Campus Access Only

All rights reserved. This publication is intended for use solely by faculty, students, and staff of University of the Pacific. No part of this publication may be reproduced, distributed, or transmitted in any form or by any means, now known or later developed, including but not limited to photocopying, recording, or other electronic or mechanical methods, without the prior written permission of the author or the publisher.

Date of Award


Document Type


Degree Name

Master of Arts (M.A.)




Poetry and romance in Shakespeare's non-historical plays have come into their own again with revivals of The Tempest directed by Margaret Webster and with the production of As You Like It, which features Katherine Hepburn. Unfortunately, the time limit of this paper has been set for the end of 1950, so it is only possible to mentin in passing Laurence Oliver's and Vivian Leigh's exciting and unique idea of presenting Shaw's Caesar and Cleopatra and Shakespeare's Antony and Cleopatra on alternate nights. In spite of early curtains, which make it necessary for the theatre-goer to eat his dinner in a hurry, the two Cleopatras have been playing to packed houses, first in London, then in New York in 1951 and 1952.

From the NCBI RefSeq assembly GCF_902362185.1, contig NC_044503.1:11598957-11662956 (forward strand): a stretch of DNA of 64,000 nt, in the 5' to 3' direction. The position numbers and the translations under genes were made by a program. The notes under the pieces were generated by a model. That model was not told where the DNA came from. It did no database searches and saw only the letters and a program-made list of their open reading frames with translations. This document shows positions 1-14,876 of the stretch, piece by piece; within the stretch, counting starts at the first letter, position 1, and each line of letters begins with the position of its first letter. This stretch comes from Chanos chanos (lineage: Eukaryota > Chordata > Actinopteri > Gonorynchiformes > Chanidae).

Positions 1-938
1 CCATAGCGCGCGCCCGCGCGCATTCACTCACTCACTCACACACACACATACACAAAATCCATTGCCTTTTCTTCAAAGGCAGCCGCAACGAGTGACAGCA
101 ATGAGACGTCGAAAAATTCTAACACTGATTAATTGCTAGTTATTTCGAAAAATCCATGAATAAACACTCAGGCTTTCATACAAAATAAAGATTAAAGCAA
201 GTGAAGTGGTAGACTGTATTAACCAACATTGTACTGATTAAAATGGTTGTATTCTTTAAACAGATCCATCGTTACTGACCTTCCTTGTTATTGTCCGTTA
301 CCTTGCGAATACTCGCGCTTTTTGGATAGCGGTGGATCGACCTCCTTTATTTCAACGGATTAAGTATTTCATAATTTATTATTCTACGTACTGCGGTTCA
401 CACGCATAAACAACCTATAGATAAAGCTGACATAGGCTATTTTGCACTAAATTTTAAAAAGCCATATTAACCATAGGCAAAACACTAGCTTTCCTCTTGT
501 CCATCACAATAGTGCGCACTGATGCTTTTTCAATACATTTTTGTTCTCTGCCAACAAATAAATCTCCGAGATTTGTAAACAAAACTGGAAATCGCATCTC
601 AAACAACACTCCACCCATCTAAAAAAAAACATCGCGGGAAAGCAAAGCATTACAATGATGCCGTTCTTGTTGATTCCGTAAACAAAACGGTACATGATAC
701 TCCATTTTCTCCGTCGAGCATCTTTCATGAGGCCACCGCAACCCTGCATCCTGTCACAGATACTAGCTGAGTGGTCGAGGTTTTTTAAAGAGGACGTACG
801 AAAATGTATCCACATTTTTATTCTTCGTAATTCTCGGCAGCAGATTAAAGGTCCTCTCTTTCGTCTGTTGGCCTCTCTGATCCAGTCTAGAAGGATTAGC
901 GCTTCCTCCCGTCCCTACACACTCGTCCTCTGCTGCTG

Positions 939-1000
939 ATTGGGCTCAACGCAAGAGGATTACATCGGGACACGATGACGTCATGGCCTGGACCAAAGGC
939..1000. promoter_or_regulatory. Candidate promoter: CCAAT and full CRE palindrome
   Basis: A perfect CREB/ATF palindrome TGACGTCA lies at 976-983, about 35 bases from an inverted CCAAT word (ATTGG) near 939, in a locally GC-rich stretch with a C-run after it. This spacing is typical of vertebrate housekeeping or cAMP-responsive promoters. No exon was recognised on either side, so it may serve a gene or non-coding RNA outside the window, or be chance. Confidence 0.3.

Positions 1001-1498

From 1750 to 1950, I should like to consider each of the history plays separtely and in detain, to show how and why their stars rose and fell upon the American horison.